Christiana Akwabea, a Ghanaian mother of six has appeared to be an example that agreed with recent facts which believed women as likely the best social stratum with strong economic development capabilities and ramparts against poverty in Sub-Saharan Africa, notably in rural areas while within a year she has harvested maize for about $3,000 US of income.
This mother from Seikwa has been allocated a land of 5 hectares and was able to harvest 1.36 tonnes of maize per hectare, a local staple crop. An old dream that I fulfilled, she declared on African Development Bank website (AfDB) which has funded a programme of Form Ghana Limited in the Bono region in central Ghana. Christiana Akwabea registered for the programme in 2017.
“I have been able to put up a two bedroom house. I also funded my son’s trip to attend school in Europe and all my children are in school” she said.
The story was dropped throughout West African’s media on the ending of October.
It has enlightened truth about women believed to be economically the main rampart to drawback extreme poverty from Africa. Studies demonstrated that on the continent, women reinvest up to 90% of their income in providing a social safety net for their families, according to an AfDB press release on November 12.
Extreme poverty is said could worsen with the 2020 covid-19 outbreaks in addition to burdensome conflicts and climate change effects if governments have not found it necessary to invest in women across the continent within the pace of next two years.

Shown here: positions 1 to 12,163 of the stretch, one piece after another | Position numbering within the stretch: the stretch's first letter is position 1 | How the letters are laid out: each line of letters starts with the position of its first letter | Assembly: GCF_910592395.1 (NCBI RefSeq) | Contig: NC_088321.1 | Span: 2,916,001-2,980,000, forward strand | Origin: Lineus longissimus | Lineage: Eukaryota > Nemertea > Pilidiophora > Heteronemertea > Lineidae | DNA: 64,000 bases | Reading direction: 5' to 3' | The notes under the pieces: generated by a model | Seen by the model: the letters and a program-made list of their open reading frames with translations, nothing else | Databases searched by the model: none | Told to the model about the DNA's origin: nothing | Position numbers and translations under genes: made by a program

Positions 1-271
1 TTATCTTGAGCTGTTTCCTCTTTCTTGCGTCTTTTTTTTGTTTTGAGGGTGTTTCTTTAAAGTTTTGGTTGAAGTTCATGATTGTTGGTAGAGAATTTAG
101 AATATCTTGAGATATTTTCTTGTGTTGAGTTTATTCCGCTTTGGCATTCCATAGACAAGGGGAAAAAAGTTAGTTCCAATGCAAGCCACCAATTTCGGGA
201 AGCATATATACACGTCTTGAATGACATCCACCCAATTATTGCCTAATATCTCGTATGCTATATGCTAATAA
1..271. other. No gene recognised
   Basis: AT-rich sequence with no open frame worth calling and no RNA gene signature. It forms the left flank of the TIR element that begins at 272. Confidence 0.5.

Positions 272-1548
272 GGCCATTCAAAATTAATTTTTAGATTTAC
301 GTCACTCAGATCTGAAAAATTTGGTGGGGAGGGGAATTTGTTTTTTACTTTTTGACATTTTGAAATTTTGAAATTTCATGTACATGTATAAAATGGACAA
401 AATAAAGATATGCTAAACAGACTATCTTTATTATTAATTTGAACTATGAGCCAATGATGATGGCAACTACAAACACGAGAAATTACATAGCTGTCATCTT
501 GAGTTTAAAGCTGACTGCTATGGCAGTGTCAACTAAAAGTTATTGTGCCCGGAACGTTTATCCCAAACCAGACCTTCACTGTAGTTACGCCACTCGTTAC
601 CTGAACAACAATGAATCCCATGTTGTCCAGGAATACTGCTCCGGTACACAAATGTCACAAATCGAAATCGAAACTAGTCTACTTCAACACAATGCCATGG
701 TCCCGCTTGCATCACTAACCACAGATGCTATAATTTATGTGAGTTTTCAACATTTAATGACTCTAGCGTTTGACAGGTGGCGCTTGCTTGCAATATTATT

Women carry out 51% of work force in Sub-Saharan Africa
There are more women than men in Africa. Estimated of about 555 million people in 2019, this figures of Sub-Saharan female population are in progress everywhere said the World Bank; with a task force of about 230 million people that The Journal of Global Health (United Kingdom) said aged in-between 15 to 49.
Much educated when living in urban areas, in the faraway lands although they were less educated and did not have equal access to farming land as men had, women play strong role in conducting farming activities as indisputable associates for their husbands. Multiple surveys said they might have much improvement than men had when having access to lands and adequate funding for either farming or commercial activities.
Moreover, they were also said to have strong natural tendency to reinvest the higher part of their income (about 90%) into their families’ wellbeing, with a positive impact on health, education, and nutrition (AfDB, November 12’s press release). This task force could be of great opportunities on which authorities must constantly rely to combat poverty actually in the rural lands.
West African countries like Benin Republic or Togo have implemented inclusive finance programmes in earlier 2010, mostly intended to vulnerable people especially women. For instance the National Fund for Inclusive Finance (FNFI in French) was launched in 2014 in Lome (Togo) to the “empowerment of the most vulnerable” excluded from the conventional financial system by providing low-cost loans (about 2.5% interest rate constant per year) said TogoFirst an investment news official hub. With loans range from $70 to $9,000 US for the following target groups: women, youth, farmers and “poor men and women”.
Investing in women generates higher development returns experts stated. A statement that Christiana has acted; she declared: “I aim to expand my current residence into a full compound house… I also look forward to continually improving the standard of living of my family and support my children to the highest levels of education”.